ILO records universal ratification on Child Labour Convention
The International Labour Organisation (ILO) says all its 187 member States, have ratified the ILO Convention on the Worst Forms of Child Labour, 1999 (No. 182).
Mr Guy Ryder, the ILO Director-General said this in a statement made available on Tuesday in Abuja.
Ryder noted that this was the first time in the ILO’s history, an International Labour Convention has been ratified by all member States.
He said that the universal ratification of the Convention No. 182 on the Worst Forms of Child Labour was achieved following ratification by the Kingdom of Tonga.
According to Ryder, the Convention is the most rapidly ratified Convention in the history of the organisation, since its adoption 21 years ago by the International Labour Conference.
“Universal ratification of Convention 182 is an historic first that means that all children now have legal protection against the worst forms of child labour.
“It reflects a global commitment that the worst forms of child labour, such as slavery, sexual exploitation, the use of children in armed conflict or other illicit or hazardous work that compromises children’s health, morals or psychological wellbeing, have no place in our society,” he said.
Mrs Sharan Burrow, Secretary General, International Trade Union Confederation (ITUC), also welcomed the universal ratification.
According to Burrow, the universal ratification of Convention 182 is a potent and timely reminder of the importance of ILO standards and the need for multilateral solutions to global problems.
“Child labour is a grievous violation of fundamental rights, and it is incumbent on the ILO’s constituents and the international community to ensure that this Convention is fully implemented, including through due diligence in global supply chains,” she said.
Mr Roberto Santos, Secretary General of the International Organisation of Employers (IOE) described the universal ratification of the Convention as a historic moment.
“Throughout the years, the IOE and its member organisations have supported the implementation of this Convention. Today, the business community is both aware of and acting on the need to do business with respect for children’s rights.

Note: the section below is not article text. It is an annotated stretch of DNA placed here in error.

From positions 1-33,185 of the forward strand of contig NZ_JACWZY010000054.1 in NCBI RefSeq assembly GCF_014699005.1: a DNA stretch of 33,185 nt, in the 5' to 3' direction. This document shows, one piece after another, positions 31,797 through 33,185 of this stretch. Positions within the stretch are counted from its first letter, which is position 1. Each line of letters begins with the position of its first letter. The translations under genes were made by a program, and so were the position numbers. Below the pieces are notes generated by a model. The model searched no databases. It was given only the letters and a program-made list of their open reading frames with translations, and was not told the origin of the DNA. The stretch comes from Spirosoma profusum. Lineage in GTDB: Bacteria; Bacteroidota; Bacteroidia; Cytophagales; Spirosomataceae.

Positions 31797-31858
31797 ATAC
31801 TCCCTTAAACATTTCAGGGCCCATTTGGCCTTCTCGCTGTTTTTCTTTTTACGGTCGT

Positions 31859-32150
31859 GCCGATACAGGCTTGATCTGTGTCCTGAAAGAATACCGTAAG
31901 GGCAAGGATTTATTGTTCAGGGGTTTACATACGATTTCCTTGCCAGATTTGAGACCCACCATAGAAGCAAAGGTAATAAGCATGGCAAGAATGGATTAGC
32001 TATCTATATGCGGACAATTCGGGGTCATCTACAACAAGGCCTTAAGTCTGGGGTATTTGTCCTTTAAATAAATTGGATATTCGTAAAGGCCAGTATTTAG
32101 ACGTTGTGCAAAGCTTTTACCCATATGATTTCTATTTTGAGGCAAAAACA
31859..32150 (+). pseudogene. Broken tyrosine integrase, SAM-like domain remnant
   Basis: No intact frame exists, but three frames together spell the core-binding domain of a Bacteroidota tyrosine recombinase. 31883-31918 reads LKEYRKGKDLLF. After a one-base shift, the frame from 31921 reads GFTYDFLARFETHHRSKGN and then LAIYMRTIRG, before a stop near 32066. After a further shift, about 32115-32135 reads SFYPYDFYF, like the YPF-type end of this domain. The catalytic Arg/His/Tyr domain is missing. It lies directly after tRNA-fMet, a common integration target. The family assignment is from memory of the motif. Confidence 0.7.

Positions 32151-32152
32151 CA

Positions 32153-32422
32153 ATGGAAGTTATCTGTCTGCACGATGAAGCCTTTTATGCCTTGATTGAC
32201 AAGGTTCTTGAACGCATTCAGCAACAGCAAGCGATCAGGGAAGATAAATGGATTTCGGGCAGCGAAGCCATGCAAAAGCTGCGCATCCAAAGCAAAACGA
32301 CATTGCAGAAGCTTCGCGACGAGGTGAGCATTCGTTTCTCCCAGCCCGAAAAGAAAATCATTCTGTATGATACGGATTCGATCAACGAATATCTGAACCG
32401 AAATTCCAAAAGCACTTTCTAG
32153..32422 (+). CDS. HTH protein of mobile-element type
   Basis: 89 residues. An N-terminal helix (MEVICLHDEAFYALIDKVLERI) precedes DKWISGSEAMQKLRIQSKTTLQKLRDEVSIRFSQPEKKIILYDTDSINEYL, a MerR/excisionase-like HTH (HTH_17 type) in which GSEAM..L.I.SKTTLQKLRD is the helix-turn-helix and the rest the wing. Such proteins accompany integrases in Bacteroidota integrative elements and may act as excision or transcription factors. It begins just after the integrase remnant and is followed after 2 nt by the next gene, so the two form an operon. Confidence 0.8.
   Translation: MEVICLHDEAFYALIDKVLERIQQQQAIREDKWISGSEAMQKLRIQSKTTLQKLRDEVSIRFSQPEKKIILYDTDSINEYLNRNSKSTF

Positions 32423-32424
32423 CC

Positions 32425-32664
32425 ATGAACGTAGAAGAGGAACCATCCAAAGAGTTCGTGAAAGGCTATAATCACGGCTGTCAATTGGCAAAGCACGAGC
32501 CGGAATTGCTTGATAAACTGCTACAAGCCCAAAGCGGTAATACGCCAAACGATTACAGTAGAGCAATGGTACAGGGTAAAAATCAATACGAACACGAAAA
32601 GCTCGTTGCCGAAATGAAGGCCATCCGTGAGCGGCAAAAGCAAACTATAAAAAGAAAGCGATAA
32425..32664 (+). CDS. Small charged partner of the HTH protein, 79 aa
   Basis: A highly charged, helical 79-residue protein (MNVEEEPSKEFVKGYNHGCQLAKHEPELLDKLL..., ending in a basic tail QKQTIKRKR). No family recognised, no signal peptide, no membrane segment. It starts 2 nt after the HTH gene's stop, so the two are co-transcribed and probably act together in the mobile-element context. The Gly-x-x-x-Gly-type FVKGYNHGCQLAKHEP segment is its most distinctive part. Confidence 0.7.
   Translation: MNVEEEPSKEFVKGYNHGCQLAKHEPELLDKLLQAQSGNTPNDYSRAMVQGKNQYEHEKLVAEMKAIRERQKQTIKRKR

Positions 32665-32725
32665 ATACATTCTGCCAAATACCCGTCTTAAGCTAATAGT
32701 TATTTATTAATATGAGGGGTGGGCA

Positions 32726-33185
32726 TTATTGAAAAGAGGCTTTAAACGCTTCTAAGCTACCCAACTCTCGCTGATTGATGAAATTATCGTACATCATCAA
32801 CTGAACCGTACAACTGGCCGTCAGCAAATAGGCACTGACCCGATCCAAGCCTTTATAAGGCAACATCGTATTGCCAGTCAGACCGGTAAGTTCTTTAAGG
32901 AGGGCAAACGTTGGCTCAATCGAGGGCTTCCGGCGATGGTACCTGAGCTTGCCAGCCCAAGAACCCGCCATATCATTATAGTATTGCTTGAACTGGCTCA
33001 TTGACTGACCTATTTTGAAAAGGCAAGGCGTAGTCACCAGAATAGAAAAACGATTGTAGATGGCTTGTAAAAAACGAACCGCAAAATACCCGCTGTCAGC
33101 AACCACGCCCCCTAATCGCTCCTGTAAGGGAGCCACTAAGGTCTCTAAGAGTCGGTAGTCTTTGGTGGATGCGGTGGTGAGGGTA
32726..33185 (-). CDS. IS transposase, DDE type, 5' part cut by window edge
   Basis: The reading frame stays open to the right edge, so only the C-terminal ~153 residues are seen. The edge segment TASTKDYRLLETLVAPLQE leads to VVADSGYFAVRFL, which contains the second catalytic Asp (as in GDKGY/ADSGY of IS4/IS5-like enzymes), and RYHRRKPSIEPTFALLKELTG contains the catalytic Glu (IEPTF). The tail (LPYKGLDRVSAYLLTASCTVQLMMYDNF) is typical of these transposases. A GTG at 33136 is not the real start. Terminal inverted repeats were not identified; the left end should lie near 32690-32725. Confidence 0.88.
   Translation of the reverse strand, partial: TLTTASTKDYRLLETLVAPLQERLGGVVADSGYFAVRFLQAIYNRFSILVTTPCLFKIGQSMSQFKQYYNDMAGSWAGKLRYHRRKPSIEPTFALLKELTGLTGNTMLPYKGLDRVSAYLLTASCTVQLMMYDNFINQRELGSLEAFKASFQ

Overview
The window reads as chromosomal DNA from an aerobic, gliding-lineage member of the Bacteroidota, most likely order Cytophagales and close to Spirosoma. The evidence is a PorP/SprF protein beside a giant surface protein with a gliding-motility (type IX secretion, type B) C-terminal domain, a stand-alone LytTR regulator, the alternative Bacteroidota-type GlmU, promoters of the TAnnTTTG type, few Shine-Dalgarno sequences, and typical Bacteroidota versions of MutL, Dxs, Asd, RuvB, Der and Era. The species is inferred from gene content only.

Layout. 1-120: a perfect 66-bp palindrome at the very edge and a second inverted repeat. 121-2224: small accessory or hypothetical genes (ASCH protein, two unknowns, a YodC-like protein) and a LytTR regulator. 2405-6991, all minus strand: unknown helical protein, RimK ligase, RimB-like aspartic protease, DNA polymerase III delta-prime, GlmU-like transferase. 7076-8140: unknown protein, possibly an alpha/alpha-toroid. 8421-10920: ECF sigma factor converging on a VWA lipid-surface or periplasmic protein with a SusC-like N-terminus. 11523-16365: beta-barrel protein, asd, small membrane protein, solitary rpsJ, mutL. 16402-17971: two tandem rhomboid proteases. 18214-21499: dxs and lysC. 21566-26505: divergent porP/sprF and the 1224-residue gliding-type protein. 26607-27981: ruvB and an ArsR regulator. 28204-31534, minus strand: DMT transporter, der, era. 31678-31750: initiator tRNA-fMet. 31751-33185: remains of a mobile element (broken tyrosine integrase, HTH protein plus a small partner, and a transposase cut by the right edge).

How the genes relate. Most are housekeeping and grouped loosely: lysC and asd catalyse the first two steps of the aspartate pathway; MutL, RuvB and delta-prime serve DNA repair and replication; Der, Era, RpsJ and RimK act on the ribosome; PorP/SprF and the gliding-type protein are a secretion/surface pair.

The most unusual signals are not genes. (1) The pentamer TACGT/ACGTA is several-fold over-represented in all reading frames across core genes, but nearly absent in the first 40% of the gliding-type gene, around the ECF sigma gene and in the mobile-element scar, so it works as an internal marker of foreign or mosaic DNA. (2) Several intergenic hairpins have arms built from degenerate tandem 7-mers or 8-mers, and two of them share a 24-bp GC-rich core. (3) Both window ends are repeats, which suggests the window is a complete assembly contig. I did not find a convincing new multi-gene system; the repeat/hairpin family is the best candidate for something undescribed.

“This is even more urgent in the times of the COVID-19 pandemic. We cannot allow the fight against the worst form of child labour to backslide. Together we can work towards the end of child labour in all its forms,” he said.
It would be recalled that the ILO have estimated that there are 152 million children in child labour , 73 million of whom are in hazardous work.
The ILO also noted that 70 per cent of all child labour takes place in agriculture and are mostly related to poverty and parents’ difficulties finding decent work.
The Convention calls for the prohibition and elimination of the worst forms of child labour, including slavery, forced labour and trafficking.
It prohibits the use of children in armed conflict, prostitution, pornography and illicit activities such as drug trafficking, and in hazardous work.
It is one of the ILO’s eight Fundamental Conventions.
These cover the abolition of child labour, the elimination of forced labour, the abolition of work-related discrimination and the rights to freedom of association and collective bargaining.
These principles are also covered by the ILO Declaration on Fundamental Principles and Rights at Work (1998).
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